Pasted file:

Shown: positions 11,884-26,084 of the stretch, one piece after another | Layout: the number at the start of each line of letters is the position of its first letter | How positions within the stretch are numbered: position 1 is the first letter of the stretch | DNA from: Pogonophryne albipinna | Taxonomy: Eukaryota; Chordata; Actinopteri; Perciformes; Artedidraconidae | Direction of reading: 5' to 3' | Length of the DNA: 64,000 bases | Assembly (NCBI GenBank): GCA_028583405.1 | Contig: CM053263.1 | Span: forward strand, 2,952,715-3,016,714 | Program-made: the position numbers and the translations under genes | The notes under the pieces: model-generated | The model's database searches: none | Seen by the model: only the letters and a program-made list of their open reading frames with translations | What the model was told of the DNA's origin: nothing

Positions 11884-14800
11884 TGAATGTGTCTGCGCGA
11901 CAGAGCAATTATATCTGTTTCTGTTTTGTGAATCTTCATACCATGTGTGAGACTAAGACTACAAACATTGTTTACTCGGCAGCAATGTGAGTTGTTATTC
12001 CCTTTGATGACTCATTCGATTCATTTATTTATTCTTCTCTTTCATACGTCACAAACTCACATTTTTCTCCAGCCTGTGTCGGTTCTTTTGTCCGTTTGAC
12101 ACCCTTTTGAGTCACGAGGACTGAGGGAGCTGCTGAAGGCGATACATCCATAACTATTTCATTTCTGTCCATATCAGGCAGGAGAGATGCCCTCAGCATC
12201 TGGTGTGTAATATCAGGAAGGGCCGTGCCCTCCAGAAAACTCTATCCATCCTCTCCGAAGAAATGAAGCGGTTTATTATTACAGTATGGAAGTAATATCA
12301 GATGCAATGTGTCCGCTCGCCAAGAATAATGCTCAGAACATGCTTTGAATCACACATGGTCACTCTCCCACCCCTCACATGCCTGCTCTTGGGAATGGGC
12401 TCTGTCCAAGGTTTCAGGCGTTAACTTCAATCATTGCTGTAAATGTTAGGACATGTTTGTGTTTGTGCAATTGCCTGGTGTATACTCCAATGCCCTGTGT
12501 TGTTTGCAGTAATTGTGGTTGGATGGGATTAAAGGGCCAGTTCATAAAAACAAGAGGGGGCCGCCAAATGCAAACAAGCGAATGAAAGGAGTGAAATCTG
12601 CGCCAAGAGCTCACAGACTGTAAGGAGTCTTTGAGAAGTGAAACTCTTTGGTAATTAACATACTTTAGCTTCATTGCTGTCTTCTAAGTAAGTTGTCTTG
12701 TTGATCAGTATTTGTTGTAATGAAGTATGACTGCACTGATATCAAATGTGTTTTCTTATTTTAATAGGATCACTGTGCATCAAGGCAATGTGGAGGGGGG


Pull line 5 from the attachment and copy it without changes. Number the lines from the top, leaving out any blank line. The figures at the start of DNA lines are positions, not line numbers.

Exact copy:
12001 CCTTTGATGACTCATTCGATTCATTTATTTATTCTTCTCTTTCATACGTCACAAACTCACATTTTTCTCCAGCCTGTGTCGGTTCTTTTGTCCGTTTGAC